- The Washington Times - Monday, April 6, 2020

U.S. Surgeon General Jerome Adams said at a recent briefing that on the coronavirus outbreak, America was poised to hit “our Pearl Harbor moment.”

No, we are not.

And saying so is irresponsibly inflammatory — not to mention horribly disrespectful to the real victims and the loved ones of the victims of Pearl Harbor.

Not to mention idiotic.

Pearl Harbor was a massive preemptive airstrike on peaceful members of the U.S. military — at a moment in time when many of them were headed to church worship services, by the way.

The attack was horrific.

Hundreds of Japanese aircraft fired upon, damaged or destroyed several U.S. battleships; four were outright sunk. Dozens upon dozens of U.S. aircraft were also destroyed. Worse, thousands of Americans, in a flash, were killed and injured.

The bombing of the USS Arizona alone — a battleship that sunk in less than nine minutes — resulted in the death of 1,177 Americans.

The torpedoing of the USS Oklahoma killed hundreds more who were trapped within its walls as it filled with sea water and sank. What a grisly death they suffered.

Then came the second wave of Japanese attackers, resulting in the destruction of more American properties, the killing of more American service members, the death of dozens of civilians.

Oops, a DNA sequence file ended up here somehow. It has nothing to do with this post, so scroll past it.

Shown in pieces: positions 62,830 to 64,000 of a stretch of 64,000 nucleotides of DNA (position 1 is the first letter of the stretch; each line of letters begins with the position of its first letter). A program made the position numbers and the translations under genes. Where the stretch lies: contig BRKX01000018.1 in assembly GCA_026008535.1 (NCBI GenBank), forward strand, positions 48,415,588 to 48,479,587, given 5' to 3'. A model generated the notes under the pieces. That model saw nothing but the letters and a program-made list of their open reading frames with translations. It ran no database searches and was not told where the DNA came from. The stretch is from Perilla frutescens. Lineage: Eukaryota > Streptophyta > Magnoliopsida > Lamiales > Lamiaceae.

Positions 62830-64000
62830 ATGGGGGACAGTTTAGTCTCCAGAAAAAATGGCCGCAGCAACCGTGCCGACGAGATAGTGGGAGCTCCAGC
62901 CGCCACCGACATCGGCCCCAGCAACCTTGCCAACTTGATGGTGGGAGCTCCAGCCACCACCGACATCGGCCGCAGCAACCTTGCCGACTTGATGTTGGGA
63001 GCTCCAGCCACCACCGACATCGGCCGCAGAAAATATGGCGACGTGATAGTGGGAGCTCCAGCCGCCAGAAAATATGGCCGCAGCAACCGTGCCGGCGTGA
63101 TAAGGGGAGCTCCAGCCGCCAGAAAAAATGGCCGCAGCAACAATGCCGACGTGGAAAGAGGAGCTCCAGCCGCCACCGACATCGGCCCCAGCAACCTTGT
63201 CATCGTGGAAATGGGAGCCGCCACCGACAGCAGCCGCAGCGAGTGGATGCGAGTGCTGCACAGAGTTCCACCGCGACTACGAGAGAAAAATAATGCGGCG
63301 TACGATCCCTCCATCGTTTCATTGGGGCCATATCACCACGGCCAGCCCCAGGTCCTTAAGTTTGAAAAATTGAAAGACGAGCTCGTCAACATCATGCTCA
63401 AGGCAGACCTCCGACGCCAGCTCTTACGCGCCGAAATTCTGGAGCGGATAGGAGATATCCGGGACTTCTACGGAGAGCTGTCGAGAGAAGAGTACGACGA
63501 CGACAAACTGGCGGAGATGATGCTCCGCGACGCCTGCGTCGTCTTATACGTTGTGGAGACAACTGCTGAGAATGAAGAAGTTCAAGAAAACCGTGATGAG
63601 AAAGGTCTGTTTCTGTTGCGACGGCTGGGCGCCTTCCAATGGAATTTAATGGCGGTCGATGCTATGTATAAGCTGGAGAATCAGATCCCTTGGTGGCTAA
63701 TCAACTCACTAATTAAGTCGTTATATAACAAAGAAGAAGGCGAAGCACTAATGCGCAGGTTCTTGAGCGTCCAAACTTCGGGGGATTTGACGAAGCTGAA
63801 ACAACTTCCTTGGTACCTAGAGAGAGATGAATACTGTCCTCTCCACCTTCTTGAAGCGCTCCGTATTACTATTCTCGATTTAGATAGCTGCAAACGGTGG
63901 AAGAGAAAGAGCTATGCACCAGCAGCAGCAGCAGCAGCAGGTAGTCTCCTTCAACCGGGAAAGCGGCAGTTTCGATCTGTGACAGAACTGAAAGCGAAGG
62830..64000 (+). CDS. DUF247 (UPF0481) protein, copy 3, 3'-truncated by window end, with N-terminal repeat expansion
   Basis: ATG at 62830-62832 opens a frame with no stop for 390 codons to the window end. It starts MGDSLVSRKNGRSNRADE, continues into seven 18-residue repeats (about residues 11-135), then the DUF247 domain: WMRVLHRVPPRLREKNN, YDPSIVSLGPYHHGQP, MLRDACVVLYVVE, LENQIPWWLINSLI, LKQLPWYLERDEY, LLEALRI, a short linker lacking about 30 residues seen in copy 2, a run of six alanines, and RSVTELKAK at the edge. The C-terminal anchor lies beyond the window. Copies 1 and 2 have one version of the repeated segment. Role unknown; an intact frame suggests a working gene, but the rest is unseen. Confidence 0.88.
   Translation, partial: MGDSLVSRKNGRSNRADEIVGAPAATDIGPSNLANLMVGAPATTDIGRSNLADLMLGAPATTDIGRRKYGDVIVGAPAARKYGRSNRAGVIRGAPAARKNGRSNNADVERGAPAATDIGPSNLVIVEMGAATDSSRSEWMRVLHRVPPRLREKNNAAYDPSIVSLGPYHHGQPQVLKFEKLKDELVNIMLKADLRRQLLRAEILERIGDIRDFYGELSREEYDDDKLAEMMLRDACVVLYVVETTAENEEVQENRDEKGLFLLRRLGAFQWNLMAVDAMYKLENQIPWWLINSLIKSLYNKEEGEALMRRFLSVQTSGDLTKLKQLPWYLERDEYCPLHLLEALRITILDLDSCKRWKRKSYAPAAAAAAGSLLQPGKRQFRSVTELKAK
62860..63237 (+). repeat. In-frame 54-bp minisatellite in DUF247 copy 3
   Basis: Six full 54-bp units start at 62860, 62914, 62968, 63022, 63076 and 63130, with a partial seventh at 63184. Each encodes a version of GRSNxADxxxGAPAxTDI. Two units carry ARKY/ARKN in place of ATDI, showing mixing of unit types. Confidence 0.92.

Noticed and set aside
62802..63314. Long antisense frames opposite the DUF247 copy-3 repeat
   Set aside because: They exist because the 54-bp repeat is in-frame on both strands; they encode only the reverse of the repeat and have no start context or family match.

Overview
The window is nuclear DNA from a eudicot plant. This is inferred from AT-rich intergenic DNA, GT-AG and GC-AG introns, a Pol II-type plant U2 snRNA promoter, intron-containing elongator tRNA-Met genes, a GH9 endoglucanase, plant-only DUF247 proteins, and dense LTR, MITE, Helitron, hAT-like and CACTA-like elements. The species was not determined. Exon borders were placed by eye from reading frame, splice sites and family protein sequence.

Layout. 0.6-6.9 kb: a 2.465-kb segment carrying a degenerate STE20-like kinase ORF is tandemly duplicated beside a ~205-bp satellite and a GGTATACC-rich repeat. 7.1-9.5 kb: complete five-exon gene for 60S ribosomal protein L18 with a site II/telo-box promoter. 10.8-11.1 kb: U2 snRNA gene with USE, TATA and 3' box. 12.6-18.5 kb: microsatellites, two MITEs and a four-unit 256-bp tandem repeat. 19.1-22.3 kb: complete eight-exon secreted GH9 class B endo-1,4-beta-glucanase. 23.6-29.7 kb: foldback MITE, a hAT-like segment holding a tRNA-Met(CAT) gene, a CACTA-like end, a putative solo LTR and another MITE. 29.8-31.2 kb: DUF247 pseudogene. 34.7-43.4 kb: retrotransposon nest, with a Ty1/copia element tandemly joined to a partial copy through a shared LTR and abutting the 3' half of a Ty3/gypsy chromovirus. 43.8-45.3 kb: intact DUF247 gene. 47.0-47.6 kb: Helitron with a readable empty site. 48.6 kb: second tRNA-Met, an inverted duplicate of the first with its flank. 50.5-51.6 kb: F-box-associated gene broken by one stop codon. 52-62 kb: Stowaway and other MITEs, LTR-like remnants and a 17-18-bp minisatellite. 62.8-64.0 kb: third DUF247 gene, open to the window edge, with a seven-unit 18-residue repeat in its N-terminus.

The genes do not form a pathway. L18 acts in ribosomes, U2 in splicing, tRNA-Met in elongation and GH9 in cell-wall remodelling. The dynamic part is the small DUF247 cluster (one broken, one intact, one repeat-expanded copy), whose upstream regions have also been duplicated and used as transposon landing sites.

Specifically, 2,008 members of the Navy, 109 Marines, 218 members of the Army and 68 civilians were killed. In pretty much a flash. In pretty much a sudden, shocking, out-of-the-blue and unwarranted military bombing attack from the skies and seas.

That is not the same as getting sick and going to the hospital.

The coronavirus may be many things — it may cause an illness that brings fever, cough and, for older people and those with weakened immune systems or other health ailments, can be incapacitating or even deadly.

But even on the deadly count — of which the government reports is hitting the thousands — the fact is, it’s not clear the deaths were due solely to the coronavirus. It’s not clear at this point that the deaths weren’t due to other health conditions as well as the coronavirus.

What is clear, though, is that the coronavirus is not a Pearl Harbor.

The coronavirus is not an enemy bombing attack.

The coronavirus doesn’t imprison its poor victims in a battleship that’s just been hit by a bomb. It doesn’t drown its victims. It doesn’t blow off the limbs of its victims. It doesn’t scatter the bloody body parts of its victims across a field.

It gives people a dry cough.

It leads to some people dying — but many, many more, recovering — and even many more not even feeling its effects at all.

That is not Pearl Harbor.

That is not a “Pearl Harbor moment.”

And only those either ignorant of history, or bent on creating political buzz about the coronavirus would even suggest it was.

• Cheryl Chumley can be reached at [email protected] or on Twitter, @ckchumley. Listen to her podcast “Bold and Blunt” by clicking HERE. And never miss her column; subscribe to her newsletter by clicking HERE.

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